The Evolution of RAM
As computers evolved, so did the RAM. Over the years, we have seen a lot of improvement in the memory chips being made and the types of memory available. Knowledge of this is mandatory if you ever wanted to deal with these things on your own. There are specific memory designs each with their advantages and disadvantages, but you’d do well to have a basic idea as to what exists.
- FPM (Fast Page Mode): This was the kind of memory that used to come with one of those earliest Intel x86 processors. This kind of memory is slower because as it seeks to find the bits at their respective addresses, it waits until the memory controller reads each bit. It’s often considered to be just DRAM.
- EDO (Extended Data Out): This Memory is faster because of the way it searches for the bits in question. It seeks bits, finds them and moves on without waiting for the memory controller to read the bit in its entirety.
- SDRAM (Synchronous DRAM): The “synchronous” here comes from the fact that this type of memory is synchronized with the clock speeds of the CPU such that this memory too operates at one operation per cycle.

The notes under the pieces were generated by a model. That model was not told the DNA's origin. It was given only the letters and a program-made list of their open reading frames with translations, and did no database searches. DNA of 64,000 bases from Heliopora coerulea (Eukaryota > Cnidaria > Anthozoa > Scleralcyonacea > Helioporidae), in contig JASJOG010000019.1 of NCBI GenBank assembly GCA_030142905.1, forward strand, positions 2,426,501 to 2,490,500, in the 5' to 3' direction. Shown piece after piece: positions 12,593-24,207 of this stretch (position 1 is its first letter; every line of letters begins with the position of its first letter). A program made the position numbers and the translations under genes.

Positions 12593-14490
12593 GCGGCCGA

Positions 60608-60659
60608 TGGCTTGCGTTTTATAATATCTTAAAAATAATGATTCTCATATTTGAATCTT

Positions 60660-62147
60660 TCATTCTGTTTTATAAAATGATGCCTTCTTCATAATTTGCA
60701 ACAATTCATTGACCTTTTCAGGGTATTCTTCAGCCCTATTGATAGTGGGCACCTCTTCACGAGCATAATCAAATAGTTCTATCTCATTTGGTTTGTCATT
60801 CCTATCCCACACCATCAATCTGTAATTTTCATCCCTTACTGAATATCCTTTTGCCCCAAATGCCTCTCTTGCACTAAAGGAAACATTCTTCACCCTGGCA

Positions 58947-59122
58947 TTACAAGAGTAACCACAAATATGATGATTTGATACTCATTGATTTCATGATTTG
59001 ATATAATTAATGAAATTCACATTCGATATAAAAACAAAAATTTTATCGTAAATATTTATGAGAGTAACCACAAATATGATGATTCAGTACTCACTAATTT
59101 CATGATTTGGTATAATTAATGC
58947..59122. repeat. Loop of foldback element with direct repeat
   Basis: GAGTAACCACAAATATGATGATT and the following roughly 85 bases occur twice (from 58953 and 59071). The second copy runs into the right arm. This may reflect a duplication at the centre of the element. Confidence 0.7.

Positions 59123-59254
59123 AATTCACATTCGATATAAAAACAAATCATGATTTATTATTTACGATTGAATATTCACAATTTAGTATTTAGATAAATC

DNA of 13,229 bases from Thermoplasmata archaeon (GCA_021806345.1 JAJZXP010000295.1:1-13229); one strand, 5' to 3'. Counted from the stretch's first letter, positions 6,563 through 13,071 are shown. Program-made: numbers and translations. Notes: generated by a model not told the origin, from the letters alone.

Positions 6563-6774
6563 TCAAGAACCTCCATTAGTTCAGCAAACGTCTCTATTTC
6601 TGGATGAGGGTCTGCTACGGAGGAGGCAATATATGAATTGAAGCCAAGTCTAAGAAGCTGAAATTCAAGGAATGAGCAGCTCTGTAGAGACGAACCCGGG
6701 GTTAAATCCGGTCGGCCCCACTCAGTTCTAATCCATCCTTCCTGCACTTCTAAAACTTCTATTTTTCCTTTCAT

- DDR SDRAM (Double Data Rate SDRAM): These modules, as the names suggest, have the capability to transfer data between the CPU and the memory itself on the double. It performs its operations when the clock cycle is about to end or begin — the rising and falling of the clock cycles.
- DDR 2 SDRAM (Double Data Rate 2 SDRAM): DDR 2 is DDR on steroids. An improved version of the DDR technology. Obviously, it works faster, leaner and quieter. It also consumes less power and produces less heat while operating.
- RDRAM (Rambus DRAM): These modules are also called as RIMMS and have the capability to transfer about 16 bits at a time through a high-speed direct Rambus Channel. Huge amounts of data transfer also entails a lot of heat being produced so most of these modules come with aluminum heat spreaders on the printed circuit board to dissipate heat.
For most common purposes desktops might end up using anywhere from a 72-pin SIMM (Single Inline memory module) to 240-pin DIMM (Dual Inline Memory Module). Laptops use 144-pin SODIMM (Small Outline DIMM) or a 200-pin one. Net books, the latest rage now, use 144-pin MICRODIMM (Micro DIMM).
I know these terms are all intimidating for a beginner, but a start must be made in trying to master this knowledge, don’t you think?
This post is part of the series: RAM – Random Access Memory.
- Random Access Memory – How Computer Memory Works?
- Random Access Memory – How Much Memory Do You Need?
- Random Access Memory – How to Add More Memory
- Random Access Memory – Types of Memory